Port in a Storm
TV-MA | 1 HR 3 MIN
Directed by Robert F. Colesberry
Story by David Simon
Teleplay by David Simon & Ed Burns
"Business. Always business." - The Greek
At the cargo terminal, stevedores and checkers gathering at dawn for a day of work notice a police launch idling in the harbor, a policeman struggling with another floater. About the same time, Nick knocks on his uncle Frank Sobotka's door and learns he never returned home the previous evening. Fearing the worst, he races to the desolate spot under the Key Bridge where Sobotka was to meet Vondas and The Greek the evening before and finds Sobotka's truck parked and locked. At the dock, the longshoremen — including Sobotka's colleagues Ott, Maui, Moonshot, Little Big Roy — meet the police launch. Nick arrives at the same moment and sees, as the policemen lift off a body — Frank Sobotka — stabbed, throat slashed and blue from 18 hours in the water.
Stringer Bell visits Brother Mouzone in the hospital, inquiring of his recovery. Telling Mouzone that "we got your back" and "whoever did this, we find 'em," Stringer finds Mouzone even colder and more remote than usual. "I appreciate the offer," Mouzoune says, "but that won't be necessary. Inform Mr. Barksdale that any obligation he feels might have with regards to this incident, it's absolved, along with our agreement." Stringer, unable too resist asking if Mouzone knows who shot him, is dismissed with a curt "Thank you for your concern."
Nick, consumed with grief and guilt, is watched over by Horseface and others at his uncle's office. When he grows angry however and tries to leave, vowing to "kill 'em, all of 'em. Fucking Greek bastards," Coxson and La-La stop him, reminding him of Ziggy's fate. Instead, with his father, he turns himself in at police headquarters.
Omar, visiting Butchie at the ghetto bar, tells him that, incited by Stringer, he shot Brother Mouzone, whom Stringer said had killed Brandon. He didn't actually kill Mouzone, Omar explains, because Mouzone seemed genuinely puzzled when Omar accused him of killing Brandon. Butchie confirms Omar's insight, explaining that Mouzone works his evil "mostly up north — New York and Philly." Omar, realizing he's been played by Stringer, is furious with himself. "I'm going at Stringer," he vows, and when Butchie gives him Stringer's phone number, he's off.
In Valchek's office, Daniels explains that the night before, Sobotka had agreed to spill the beans on the Greeks. "So he lays down with gangsters, gets up with his throat cut. I almost feel sorry for the sonofabitch," Valchek says in a rare moment of sympthy. When the conversation turns to the contretemps with Prez, Valchek says he intends to bring charges against his son-in-law. Daniels, at his cunning best, explains all the witnesses to the incident — FBI agents and his own detail — wrote up reports on what they saw, and included the fact that Valchek incited Prez, a subordinate officer. Valchek backs down and demands a slap-on-the-wrist punishment for Prez. Daniels smiles secretly, having saved his man.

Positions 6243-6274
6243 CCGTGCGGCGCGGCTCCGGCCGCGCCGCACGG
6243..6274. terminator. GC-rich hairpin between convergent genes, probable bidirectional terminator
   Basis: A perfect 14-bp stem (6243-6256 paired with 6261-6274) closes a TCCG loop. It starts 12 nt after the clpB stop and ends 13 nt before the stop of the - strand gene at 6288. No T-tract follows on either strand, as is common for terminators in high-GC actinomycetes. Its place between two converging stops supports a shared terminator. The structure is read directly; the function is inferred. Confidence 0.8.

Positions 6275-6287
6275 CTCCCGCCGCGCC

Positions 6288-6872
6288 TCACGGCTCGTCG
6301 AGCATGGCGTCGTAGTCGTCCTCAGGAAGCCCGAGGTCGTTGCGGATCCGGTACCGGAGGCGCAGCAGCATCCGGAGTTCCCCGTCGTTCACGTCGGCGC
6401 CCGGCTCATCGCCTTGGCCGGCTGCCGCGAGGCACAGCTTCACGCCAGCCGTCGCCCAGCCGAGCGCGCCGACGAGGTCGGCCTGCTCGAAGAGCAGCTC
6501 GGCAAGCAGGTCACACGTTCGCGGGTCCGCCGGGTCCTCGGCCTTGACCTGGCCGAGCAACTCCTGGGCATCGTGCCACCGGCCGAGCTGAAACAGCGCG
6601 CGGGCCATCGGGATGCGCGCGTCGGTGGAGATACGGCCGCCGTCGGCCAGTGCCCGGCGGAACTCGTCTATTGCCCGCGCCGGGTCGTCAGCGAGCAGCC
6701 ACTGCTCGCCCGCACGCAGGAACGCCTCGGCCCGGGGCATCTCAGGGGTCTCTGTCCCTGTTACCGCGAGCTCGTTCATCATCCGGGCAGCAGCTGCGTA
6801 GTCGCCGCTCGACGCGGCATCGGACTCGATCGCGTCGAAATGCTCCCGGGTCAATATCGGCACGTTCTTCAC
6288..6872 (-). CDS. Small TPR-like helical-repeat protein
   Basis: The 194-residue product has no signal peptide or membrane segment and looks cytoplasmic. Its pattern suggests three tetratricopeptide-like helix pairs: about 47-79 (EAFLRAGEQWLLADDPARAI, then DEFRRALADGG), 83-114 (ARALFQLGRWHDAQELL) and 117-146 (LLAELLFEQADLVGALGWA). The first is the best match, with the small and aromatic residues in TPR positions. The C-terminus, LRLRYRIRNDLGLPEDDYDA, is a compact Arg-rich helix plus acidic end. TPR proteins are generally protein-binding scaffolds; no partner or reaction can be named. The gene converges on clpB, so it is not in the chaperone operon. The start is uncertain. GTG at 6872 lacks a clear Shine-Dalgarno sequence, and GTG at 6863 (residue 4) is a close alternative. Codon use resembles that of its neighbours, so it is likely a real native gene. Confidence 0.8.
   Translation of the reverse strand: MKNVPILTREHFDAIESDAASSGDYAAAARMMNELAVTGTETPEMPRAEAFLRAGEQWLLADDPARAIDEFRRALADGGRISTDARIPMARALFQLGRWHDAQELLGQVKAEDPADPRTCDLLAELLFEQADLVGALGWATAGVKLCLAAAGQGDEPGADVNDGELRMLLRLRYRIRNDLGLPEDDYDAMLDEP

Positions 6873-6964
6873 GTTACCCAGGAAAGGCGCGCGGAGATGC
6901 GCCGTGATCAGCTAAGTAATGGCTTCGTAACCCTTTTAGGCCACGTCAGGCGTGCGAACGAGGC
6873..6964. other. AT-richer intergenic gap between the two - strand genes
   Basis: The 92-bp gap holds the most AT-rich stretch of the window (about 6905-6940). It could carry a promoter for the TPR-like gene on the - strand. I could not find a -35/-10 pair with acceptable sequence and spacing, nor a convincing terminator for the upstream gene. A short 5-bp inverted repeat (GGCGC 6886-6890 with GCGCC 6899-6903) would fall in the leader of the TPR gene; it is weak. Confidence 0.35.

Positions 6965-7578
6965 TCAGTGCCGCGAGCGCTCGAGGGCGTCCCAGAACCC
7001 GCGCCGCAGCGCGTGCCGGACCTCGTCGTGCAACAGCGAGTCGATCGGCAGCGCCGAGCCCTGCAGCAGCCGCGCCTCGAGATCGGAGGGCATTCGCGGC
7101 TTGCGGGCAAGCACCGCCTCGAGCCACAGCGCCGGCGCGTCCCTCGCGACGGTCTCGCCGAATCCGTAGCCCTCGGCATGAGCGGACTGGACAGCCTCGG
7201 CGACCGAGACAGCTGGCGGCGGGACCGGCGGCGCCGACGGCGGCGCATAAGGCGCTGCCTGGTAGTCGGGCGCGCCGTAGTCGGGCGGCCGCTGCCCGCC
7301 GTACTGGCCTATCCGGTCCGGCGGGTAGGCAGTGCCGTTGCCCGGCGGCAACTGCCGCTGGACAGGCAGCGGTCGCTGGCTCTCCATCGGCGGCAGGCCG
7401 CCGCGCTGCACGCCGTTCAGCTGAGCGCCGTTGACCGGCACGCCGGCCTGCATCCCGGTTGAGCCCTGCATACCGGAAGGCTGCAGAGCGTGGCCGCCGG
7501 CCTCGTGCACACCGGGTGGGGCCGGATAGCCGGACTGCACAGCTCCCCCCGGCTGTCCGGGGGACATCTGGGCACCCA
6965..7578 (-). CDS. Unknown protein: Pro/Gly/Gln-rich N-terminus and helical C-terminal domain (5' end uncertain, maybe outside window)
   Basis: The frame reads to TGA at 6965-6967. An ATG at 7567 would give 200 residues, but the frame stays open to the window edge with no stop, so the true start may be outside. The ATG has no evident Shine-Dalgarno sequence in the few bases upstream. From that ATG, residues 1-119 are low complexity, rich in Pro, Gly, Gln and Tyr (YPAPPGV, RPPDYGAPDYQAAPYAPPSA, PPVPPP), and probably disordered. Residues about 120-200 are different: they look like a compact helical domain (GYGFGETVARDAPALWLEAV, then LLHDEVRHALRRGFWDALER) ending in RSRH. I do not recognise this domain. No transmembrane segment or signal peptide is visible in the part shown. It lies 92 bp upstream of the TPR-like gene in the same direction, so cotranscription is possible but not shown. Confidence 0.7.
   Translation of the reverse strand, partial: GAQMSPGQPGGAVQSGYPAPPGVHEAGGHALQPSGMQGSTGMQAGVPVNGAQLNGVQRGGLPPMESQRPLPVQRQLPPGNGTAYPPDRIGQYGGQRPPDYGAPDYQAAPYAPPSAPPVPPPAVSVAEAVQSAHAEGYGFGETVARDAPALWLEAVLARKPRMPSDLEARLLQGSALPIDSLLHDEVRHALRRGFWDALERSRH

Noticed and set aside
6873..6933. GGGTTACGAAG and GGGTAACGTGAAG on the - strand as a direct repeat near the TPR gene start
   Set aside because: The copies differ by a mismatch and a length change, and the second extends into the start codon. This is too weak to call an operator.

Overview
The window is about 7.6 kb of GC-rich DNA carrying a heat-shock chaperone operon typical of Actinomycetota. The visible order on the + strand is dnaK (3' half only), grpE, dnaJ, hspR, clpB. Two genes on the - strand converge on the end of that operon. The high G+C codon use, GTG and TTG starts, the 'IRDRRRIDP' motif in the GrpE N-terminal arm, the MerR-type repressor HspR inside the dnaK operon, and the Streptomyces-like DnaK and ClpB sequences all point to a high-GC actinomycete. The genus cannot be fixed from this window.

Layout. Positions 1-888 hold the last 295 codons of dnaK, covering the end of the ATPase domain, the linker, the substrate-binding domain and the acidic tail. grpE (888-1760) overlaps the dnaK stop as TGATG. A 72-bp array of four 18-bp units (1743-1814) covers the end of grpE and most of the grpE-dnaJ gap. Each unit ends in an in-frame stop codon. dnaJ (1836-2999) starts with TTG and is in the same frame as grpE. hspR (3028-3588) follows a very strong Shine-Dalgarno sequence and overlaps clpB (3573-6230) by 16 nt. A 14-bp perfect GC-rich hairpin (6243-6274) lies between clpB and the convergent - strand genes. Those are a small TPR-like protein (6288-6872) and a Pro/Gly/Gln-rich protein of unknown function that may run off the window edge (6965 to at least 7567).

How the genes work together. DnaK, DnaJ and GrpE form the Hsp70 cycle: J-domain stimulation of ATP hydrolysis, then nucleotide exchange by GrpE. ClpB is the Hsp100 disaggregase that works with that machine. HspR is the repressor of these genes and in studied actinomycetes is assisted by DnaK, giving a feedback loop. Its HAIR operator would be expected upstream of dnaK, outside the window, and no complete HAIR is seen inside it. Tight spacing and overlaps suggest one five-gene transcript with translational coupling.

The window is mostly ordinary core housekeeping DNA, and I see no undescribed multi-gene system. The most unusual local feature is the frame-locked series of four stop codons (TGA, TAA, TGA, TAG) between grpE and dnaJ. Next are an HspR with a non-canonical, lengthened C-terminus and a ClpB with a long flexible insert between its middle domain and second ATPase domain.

In Burrell's office with Rawls, Daniels and the FBI's Reese and Fitzhugh, Pearlman explains that Sobotka was planning to cooperate with police before he was killed. Burrell wonders if they have a leak in the squad. Daniels trusts his people, he says, and Pearlman has everything under lock and key at the courthouse. Only Fitzhugh seems uncertain, but he says nothing. Daniels explains that all the suspects in the case have been picked up except for the number two man — Vondas — who's still at large because they are "hoping he'll lead us to number one." He admits, however, that Vondas has eluded his tail at the moment. But when he's picked up, Pearlman says, they have a solid case of racketeering, drugs and prostitution against him. As for the union, Reese explains, with Sobotka dead, the FBI has an inconsequential case against a subordinate or two of his. But, she adds, "the important thing... was to make a public example. Either the union jettisons the current leadership, or we have enough to get that local decertified." Rawls remains obsessed with the 14 unsolved murders on his hands. "When, oh when, do we get to that bit of business?" he asks.
Vondas, the detail learns, has dumped his Mercedes in a parking garage, abandoned his home as well as cell phone calls and text messages. They do not realize that he is visiting The Greek at a hotel in downtown Baltimore to discuss how much effort should be put into killing Nick, who, having realized they've killed his uncle, is more inclined to spill his guts to the police. "I am thinking there is nothing to be done at this point," The Greek responds. They also discuss the 150 kilos of heroin soon to arrive at the cargo dock, and decide to let it remain there. "Lambs go to slaughter," The Greek says. "A man — he learns when to walk away." They also discuss providing good legal help for Eton, Serge and the Russian madam, all in police custody, so no one will flip.